Hospital Groups Criticize Lack of Action On Medicare's Two-Midnight Rule

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By Michael D. Williamson  

Aug. 6 — Health-care industry groups criticized a final rule recently issued by the CMS because it didn't replace or revise a controversial provision related to short-term hospital stays.

The policy at issue is the Centers for Medicare & Medicaid Services' two-midnight rule. Under this CMS policy, adopted in 2013, a Medicare beneficiary is not an “inpatient” unless the admitting physician expects that beneficiary to need care in the hospital for a period spanning two midnights. Hospital and other health-related groups say the two-midnight rule shortchanges hospitals because it leads to incorrect reimbursements by the CMS.

In addition, many in the health industry worry that the two-midnight requirement increases costs for Medicare beneficiaries and has caused providers to increasingly classify patients under “outpatient observation,” even when they are admitted to a hospital to receive care. Despite opposition from hospital and other health groups at the time, the two-midnight rule took effect Oct. 1, 2013.

On Aug. 4, the CMS released a final rule (CMS-1607-F and CMS-1599-F3; RINs 0938-AS11; 0938-AR12; and 0938-AR53) containing its inpatient prospective payment system (IPPS) update for fiscal year 2015, which is expected to be published in the Aug. 22 edition of the Federal Register. The IPPS final rule, however, didn't include any changes to the two-midnight rule.

Groups React

Several hospital and health groups reacted with concern about the lack of changes to the two-midnight rule. Darrell G. Kirch, the president and chief executive officer of the Association of American Medical Colleges (AAMC), a Washington-based association of academic hospitals, said in an Aug. 4 statement that the organization was “disappointed” that the CMS “did not include a policy that would revise or replace the Two-Midnight Rule” in the final IPPS rule.

Kirch also said, “The AAMC strongly urges CMS to issue supplemental guidance that would allow hospitals to bill short stays as inpatient when a physician's clinical judgment concludes a hospital stay is medically necessary.” The two-midnight rule, Kirch continued, ignores “physicians medical judgment, results in inadequate reimbursement to hospitals for medically-necessary care, and creates confusion and new financial liabilities for Medicare beneficiaries.”

The American Hospital Association's senior associate director for policy, Priya Bathija, told Bloomberg BNA in an Aug. 5 e-mail, “It is clear that even upon implementation of short-stay policy, the two-midnight policy will continue to fail if it is not combined with comprehensive reform and management of the RAC [Recovery Audit Contractor] program.”

Bathija also said that the AHA will continue its efforts to work with the CMS “on a short-stay policy that will more accurately pay for short inpatient stays.”

Another Washington-based hospital group, the Federation of American Hospitals (FAH), offered more muted reaction. In an Aug. 5 e-mail to Bloomberg BNA, the FAH didn't explicitly criticize the IPPS final rule's lack of two-midnight rule revisions. Instead, the FAH said it said looks forwards to working with the CMS on changes to the two-midnight rule.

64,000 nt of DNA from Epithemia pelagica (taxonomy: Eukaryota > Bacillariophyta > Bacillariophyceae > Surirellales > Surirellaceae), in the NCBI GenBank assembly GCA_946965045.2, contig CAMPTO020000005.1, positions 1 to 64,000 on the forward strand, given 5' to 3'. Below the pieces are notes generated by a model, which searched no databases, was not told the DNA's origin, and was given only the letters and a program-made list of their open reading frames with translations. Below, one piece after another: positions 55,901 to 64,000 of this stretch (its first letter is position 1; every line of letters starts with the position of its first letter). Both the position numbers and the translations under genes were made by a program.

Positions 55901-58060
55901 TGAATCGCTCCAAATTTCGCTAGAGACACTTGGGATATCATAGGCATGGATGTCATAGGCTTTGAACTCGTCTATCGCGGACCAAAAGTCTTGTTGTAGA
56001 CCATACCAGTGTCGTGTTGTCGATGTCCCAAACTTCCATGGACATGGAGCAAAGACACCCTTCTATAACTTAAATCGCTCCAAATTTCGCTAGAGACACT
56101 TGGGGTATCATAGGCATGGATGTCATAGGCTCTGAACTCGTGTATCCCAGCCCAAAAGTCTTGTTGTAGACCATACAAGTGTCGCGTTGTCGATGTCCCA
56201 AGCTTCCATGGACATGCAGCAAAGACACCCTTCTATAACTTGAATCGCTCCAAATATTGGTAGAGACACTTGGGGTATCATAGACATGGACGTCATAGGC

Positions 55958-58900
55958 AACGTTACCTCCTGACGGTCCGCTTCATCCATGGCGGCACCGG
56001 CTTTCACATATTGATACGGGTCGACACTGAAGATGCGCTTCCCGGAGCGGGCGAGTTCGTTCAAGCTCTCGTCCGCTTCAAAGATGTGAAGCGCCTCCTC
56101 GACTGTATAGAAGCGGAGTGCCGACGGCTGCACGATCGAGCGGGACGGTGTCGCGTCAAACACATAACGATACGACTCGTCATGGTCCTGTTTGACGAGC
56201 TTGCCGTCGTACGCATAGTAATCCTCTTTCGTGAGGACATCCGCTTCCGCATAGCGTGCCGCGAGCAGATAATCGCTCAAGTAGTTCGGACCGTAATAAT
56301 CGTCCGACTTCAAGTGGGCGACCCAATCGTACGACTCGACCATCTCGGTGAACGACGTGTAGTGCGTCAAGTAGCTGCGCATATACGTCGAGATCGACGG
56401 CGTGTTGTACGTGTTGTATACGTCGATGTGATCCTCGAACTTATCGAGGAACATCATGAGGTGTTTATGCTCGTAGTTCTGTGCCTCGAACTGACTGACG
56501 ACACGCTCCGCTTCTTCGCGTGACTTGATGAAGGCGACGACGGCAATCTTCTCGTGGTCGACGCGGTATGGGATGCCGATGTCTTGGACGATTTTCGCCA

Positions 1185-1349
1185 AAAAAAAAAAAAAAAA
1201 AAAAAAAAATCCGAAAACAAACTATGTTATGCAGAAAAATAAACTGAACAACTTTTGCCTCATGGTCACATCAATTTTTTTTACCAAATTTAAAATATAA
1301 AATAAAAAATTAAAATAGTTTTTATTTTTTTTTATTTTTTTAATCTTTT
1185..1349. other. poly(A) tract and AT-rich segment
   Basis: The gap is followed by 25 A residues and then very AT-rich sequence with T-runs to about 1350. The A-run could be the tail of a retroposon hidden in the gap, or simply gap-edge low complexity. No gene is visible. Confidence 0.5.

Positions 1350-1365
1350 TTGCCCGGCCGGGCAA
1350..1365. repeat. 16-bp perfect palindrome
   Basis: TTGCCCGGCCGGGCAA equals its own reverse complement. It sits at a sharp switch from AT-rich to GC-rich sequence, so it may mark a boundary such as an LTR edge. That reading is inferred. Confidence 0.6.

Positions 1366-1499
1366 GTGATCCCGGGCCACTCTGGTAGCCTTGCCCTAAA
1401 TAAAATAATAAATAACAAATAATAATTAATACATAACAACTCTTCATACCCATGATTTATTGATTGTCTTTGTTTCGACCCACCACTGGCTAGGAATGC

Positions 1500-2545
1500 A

The group also said in its e-mail that it supports a short-term hospital stay policy it previously suggested to the CMS that “would respect a physician's judgment on patient status.” According to the FAH's e-mail, its preferred policy is “modeled on the post-acute care transfer policy.”

AHCA/NCAL Wants Legislative Fix

When reached for comment about the lack of change to the two-midnight rule, Clifton J. Porter II, the senior vice president of government affairs of the American Health Care Association/National Center for Assisted Living (AHCA/NCAL), a group that represents elder and disability care centers, said in an Aug. 5 e-mail to Bloomberg BNA, “AHCA/NCAL continues to support legislation that would address problems posed to both beneficiaries and providers as a result of the increased use of outpatient observation services as an alternative to inpatient admission.”

To increase inpatient status classifications, Porter said the AHCA/NCAL supports passage of three pieces of legislation pending before Congress: the Improving Access to Medicare Coverage Act of 2013 (S. 569/H.R. 1179), the Creating Access to Rehabilitation for Every Senior (CARES) Act of 2013 (H.R. 3531) and the Fairness for Beneficiaries Act of 2013 (H.R. 3144).

More Guidance Possible

The CMS May 15 welcomed suggestions about the two-midnight hospital stay requirement in the IPPS proposed rule.

In the IPPS final rule, the CMS said it “received a number of public comments regarding the current regulation,” even though the IPPS proposed rule “did not include any proposed regulatory changes relating to the 2-midnight benchmark.”

Responding to the public comments about the hospital-stay requirement after the proposed rule's publication, the CMS said in the IPPS final rule that it will continue to consider suggestions about further exceptions to the two-midnight rule. In addition, the final rule said the CMS will “issue additional subregulatory guidance to our claim review contractors, if necessary, to ensure consistency in application of the 2-midnight policy.”

The hospital industry also has challenged the two-midnight rule in court, filing a complaint in April.

To contact the reporter on this story: Michael D. Williamson in Washington at

To contact the editor responsible for this story: Brian Broderick at

The IPPS final rule is at


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